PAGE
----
The Department of Agriculture has confirmed that the first case of the killer ash dieback disease in a native Irish tree has been found.
Ninety-six outbreaks of the fungus, which can destroy ash trees, have been found in imported trees across the country since the first case was identified in October of last year.
The department has worked with the IFA, nursery owners, landowners and forestry contractors since then to clear the effected plantation sites.
However, inspectors have recently identified the 97th case in a hedgerow tree in Co Leitrim, close to but outside of the area where the first cluster of cases was found in imported trees last year.
Department of Agriculture officials have said this is the first time that the disease has been found in native Irish ash.
As a result, eradication measures are being put in place in the area where the case was found.
All ash trees in hedgerows within 250m of the plantation are to be taken out and burned or buried.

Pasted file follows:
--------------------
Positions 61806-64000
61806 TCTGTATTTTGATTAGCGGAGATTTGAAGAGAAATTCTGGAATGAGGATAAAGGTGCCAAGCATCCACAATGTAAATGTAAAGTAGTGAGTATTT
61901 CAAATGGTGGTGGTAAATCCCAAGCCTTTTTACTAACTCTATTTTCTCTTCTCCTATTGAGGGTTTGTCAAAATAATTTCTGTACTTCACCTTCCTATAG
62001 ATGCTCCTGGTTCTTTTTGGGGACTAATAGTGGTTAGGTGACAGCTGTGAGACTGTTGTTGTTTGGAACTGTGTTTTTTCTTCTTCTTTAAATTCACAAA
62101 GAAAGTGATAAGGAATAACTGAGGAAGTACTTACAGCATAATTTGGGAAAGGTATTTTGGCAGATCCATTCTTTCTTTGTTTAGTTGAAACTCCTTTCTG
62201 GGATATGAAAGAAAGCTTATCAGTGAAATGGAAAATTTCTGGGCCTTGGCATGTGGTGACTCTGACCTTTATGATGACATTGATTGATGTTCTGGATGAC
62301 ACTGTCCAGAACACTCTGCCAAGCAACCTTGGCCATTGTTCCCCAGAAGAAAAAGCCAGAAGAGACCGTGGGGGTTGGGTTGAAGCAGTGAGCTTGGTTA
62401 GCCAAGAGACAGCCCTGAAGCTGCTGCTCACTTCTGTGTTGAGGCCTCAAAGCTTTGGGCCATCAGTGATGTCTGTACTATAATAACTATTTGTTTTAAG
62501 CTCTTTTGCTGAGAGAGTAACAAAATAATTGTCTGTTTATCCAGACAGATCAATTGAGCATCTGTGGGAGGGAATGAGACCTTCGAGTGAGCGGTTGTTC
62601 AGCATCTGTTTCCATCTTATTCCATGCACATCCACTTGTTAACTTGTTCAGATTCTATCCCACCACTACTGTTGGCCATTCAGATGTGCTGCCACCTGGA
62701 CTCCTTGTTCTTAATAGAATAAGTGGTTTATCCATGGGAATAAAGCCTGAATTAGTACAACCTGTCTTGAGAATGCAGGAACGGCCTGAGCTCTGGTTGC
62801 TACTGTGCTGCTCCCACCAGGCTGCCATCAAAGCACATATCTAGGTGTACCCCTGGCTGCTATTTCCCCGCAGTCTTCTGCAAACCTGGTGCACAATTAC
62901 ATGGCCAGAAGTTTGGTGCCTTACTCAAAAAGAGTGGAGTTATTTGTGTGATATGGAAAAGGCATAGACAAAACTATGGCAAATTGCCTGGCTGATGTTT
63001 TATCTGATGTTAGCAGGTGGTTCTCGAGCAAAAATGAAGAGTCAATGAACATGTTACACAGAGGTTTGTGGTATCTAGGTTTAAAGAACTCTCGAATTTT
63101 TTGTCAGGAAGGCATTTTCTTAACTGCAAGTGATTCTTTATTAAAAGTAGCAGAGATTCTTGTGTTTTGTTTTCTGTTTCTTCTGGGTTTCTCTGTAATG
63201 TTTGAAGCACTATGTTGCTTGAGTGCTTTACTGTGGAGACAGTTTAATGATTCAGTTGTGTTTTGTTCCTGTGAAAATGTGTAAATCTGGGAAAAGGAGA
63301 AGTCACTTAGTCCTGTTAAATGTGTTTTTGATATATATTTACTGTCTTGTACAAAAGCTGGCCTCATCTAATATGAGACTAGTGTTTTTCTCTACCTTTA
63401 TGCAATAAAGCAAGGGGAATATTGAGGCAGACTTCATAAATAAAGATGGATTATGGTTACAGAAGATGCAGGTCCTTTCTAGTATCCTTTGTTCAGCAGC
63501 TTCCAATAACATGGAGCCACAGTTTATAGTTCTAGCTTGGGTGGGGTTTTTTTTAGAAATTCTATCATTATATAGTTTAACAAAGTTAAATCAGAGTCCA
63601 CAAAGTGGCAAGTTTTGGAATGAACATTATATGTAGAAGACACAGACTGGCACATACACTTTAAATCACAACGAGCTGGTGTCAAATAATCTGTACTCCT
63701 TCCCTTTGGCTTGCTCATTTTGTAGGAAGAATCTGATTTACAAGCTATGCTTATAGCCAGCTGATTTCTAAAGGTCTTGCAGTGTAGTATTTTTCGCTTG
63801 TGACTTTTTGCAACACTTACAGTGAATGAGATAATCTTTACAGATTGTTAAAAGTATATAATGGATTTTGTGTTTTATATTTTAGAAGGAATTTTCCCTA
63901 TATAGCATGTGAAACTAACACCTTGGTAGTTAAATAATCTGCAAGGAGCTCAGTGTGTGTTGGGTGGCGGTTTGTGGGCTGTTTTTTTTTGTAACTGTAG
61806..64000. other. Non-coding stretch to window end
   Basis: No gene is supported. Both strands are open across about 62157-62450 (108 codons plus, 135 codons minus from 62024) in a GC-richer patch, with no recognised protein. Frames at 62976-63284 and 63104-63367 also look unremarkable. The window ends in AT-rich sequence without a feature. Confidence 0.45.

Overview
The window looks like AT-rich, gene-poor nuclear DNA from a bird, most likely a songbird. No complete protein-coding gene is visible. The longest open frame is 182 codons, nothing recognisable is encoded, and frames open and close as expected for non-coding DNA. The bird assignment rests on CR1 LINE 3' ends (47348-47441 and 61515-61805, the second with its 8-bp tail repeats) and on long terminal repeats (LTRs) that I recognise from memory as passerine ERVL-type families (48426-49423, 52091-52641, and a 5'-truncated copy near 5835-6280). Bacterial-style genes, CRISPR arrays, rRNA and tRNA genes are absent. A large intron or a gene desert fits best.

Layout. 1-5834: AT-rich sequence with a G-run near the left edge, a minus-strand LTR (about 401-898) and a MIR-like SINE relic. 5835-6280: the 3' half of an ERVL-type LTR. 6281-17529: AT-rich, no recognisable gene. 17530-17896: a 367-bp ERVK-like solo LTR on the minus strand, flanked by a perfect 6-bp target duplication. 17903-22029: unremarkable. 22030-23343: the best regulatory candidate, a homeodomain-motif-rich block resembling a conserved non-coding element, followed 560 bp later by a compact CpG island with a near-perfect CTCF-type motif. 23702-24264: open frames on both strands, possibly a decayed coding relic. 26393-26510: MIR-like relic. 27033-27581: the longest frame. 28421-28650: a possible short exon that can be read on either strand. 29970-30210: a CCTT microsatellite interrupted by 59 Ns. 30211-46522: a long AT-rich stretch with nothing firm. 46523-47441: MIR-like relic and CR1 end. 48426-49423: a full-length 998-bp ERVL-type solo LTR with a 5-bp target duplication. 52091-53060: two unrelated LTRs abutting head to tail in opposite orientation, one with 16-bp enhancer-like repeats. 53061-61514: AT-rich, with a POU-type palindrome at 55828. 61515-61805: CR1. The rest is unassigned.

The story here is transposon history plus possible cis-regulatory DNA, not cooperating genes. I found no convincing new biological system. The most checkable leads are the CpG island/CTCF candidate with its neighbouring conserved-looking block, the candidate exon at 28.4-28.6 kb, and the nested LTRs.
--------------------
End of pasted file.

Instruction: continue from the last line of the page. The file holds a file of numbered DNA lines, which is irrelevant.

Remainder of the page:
Sources say the number of trees is likely to run into the hundreds, although some of the trees will be small saplings.
The Leitrim site where the first case was found in imported trees was planted with imported ash plants in 2009 and these were confirmed positive for Chalara fraxinea last year.
The area remains by far the largest known outbreak of the disease in Ireland.
Last November, legislative measures were put in place to regulate the importation of ash seed, plants and wood. Similar legislation was introduced in Northern Ireland.
The department has appealed to the public to be on the look-out for the disease.
Guidance on the symptoms can be found on the Department of Agriculture and Teagasc's website.